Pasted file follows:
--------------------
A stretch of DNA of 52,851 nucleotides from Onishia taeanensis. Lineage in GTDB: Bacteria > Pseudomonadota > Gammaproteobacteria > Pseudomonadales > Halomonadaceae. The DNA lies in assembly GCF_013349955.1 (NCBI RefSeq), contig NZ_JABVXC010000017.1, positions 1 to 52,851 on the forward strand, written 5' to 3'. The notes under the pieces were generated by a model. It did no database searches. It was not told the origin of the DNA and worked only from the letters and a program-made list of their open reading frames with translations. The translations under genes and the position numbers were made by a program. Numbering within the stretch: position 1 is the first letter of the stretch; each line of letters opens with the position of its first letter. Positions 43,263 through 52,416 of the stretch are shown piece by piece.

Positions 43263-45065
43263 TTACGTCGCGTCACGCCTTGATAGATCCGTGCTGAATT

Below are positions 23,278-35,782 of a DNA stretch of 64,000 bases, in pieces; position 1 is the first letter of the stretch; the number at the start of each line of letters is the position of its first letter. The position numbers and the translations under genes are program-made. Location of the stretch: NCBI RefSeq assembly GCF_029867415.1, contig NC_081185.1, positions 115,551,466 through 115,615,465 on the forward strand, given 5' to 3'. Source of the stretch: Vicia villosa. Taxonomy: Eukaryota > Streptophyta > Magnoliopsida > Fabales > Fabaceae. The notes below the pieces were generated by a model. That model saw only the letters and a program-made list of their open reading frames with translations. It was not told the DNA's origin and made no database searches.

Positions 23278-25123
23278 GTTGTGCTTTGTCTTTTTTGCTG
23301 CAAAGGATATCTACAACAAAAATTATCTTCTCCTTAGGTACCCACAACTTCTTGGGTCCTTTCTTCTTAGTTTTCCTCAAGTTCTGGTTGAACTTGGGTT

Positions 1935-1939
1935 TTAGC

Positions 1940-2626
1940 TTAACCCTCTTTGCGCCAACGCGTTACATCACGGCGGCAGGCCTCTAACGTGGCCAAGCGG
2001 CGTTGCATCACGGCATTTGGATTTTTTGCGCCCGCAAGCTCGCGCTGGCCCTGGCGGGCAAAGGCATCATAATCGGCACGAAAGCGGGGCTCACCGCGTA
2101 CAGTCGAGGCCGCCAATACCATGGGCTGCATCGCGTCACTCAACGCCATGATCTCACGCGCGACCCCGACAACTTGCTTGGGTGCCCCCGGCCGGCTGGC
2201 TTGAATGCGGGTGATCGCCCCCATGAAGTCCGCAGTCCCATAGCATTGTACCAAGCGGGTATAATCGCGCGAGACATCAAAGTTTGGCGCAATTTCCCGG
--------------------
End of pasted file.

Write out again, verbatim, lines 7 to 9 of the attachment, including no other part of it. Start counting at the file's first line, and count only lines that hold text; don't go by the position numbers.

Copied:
23301 CAAAGGATATCTACAACAAAAATTATCTTCTCCTTAGGTACCCACAACTTCTTGGGTCCTTTCTTCTTAGTTTTCCTCAAGTTCTGGTTGAACTTGGGTT

Positions 1935-1939
1935 TTAGC